Seeing the World Anew

The Fresh Eyes Photography Project is a unique New Mexico-based organization that seeks to engage youth at three incarceration facilities with arts-making. In particular, the focus of Fresh Eyes is photography with project teachers and staff leading two, 10-week workshops in each facility during the course of the year. Guided by the mantra, “You have the ability to change the outcome,” the project’s mission is to provide court-involved youth with the tools and support to see the world anew. It is their belief that engaging in digital photography will help the young people with whom they work successfully re-enter society with the confidence that they have a real place in their community.

Bokeh, the visual arts blog of the Juvenile Justice Information Exchange recently profiled the work of Fresh Eyes artists in a piece entitled “Capturing Captivity From the Inside.” Along with providing a curated compilation of photographs from the Fresh Eyes gallery, Katy McCarthy writes,

The images are startlingly anonymous — no faces, no full names or details like family photos and no books. And yet, even the simplicity of two hands in mittens clasped together is somehow painful. Is it a naïve attempt at symbolizing affection or a moment of insight into the kid’s yearning for touch and intimacy?

She continues,

An unnaturally indigo sky is streaked by a jet stream framed by the intersection of two imposing rooflines. A pink-veined sphere is caught in mid-air, in the background two big trees with outstretched limbs distract the eye only briefly from a tiny bit of fencing in the bottom right corner. The photos are compositionally dynamic, with great consideration paid to color. Still, the architecture of incarceration permeates.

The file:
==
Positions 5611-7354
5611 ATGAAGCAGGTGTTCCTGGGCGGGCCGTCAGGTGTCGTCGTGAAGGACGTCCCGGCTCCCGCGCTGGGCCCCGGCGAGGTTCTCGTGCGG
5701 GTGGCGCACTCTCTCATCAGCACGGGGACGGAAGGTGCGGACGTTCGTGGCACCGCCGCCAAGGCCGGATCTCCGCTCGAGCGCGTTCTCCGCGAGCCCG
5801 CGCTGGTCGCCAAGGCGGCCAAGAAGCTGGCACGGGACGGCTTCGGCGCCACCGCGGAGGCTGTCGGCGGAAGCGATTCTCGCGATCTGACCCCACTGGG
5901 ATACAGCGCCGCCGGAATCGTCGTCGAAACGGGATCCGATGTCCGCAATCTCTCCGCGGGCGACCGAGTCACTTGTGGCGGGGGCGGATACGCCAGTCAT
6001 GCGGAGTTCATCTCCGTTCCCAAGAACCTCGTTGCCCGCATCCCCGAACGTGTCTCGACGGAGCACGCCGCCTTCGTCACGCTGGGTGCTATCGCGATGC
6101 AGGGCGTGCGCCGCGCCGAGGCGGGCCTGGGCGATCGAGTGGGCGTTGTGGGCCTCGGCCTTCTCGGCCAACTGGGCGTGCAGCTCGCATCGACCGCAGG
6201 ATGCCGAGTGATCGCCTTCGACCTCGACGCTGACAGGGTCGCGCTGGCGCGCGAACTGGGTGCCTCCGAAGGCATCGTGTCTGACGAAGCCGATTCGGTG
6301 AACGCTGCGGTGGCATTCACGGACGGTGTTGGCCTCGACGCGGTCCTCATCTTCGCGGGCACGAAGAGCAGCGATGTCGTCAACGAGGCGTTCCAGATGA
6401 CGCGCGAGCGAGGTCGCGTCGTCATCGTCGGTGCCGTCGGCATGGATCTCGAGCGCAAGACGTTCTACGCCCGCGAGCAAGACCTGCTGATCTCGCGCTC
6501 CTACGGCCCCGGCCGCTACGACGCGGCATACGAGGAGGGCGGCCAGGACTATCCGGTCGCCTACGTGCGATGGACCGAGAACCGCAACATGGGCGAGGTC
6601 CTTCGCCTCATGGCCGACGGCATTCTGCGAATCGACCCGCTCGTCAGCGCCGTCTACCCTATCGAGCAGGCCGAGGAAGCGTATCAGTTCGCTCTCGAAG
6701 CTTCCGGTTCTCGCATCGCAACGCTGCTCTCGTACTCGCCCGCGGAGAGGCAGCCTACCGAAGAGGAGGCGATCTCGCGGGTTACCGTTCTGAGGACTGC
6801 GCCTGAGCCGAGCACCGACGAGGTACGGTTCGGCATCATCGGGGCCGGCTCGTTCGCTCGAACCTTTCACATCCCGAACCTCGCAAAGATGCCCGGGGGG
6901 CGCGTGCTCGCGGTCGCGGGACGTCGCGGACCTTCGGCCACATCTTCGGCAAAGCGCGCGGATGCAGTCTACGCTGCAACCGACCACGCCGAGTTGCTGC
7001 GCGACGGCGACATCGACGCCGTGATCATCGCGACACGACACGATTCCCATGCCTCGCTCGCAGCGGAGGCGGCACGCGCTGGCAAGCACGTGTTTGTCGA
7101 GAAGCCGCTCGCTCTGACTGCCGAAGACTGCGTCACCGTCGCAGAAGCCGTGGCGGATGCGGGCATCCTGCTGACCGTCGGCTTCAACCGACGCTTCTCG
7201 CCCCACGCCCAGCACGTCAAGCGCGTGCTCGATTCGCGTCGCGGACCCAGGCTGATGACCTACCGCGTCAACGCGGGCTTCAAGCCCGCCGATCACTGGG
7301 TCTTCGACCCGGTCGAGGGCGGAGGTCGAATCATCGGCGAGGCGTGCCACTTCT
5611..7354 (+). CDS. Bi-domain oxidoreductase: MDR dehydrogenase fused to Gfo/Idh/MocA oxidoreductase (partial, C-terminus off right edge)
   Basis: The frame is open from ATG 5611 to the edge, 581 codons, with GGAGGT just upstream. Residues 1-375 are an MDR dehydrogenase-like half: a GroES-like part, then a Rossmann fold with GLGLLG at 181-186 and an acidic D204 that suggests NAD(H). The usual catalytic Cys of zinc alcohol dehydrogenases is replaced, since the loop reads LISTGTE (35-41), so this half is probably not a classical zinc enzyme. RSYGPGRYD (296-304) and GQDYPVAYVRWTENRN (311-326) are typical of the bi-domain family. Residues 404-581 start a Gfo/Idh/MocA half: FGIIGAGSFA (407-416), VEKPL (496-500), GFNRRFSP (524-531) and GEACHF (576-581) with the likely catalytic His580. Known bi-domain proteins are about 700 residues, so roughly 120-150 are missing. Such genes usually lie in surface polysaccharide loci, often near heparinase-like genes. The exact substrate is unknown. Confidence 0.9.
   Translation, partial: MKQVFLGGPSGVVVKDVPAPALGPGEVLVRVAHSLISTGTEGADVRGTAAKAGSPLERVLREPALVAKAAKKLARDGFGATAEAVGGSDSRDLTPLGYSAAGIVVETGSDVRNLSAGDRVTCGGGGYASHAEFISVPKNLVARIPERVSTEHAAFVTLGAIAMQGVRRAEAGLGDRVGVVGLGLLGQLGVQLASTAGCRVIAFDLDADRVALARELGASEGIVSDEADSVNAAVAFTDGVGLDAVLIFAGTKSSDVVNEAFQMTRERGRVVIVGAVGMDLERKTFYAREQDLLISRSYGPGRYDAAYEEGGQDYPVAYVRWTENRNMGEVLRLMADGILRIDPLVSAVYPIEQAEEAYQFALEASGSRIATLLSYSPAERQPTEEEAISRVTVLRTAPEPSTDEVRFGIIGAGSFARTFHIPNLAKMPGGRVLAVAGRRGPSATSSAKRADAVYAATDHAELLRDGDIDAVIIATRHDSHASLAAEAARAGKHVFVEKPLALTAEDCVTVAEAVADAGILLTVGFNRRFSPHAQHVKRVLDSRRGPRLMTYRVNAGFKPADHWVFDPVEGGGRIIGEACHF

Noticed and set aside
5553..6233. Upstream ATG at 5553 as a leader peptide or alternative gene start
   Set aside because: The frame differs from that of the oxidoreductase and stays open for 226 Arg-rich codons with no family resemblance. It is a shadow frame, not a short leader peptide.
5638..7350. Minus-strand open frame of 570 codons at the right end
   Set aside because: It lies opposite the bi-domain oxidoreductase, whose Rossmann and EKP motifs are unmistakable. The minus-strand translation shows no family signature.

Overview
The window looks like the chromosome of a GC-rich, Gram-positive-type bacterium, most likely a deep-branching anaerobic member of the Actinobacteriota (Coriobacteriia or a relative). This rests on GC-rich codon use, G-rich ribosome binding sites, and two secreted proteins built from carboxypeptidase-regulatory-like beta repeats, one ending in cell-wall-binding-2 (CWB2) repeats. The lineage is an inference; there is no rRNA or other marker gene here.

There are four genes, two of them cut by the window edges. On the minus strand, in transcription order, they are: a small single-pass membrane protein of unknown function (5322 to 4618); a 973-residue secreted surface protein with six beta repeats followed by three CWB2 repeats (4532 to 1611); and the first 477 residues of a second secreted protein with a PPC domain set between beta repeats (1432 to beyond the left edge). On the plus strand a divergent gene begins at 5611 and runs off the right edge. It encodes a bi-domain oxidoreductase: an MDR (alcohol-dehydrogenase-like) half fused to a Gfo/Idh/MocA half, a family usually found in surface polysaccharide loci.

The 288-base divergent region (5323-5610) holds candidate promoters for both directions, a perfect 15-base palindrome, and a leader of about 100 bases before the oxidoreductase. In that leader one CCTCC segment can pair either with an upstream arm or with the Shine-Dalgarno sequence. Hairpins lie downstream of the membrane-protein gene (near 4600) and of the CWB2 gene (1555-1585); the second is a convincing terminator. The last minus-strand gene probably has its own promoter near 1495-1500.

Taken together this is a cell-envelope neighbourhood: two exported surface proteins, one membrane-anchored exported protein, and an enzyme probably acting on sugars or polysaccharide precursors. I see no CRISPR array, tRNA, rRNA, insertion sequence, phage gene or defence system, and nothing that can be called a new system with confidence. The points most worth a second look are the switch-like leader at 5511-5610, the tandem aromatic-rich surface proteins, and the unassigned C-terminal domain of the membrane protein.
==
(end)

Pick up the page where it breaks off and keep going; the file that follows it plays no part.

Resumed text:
McCarthy’s phrase “the architecture of incarceration” is haunting, reminding readers and viewers of the setting and context that frames the work and lives of these young people, yet it is important to note that sterility and impersonality do not define these artists. In the complete Fresh Eyes gallery from which McCarthy draws her collection, there are also images of hope and humanity, of beauty and movement— evocative gestures to a brighter future. Individually and collectively, the work of Fresh Eyes artists invite viewers into aspects of the life-world that these young people find meaningful. I know that I am thankful for their offering and hope that others are also moved by their vision.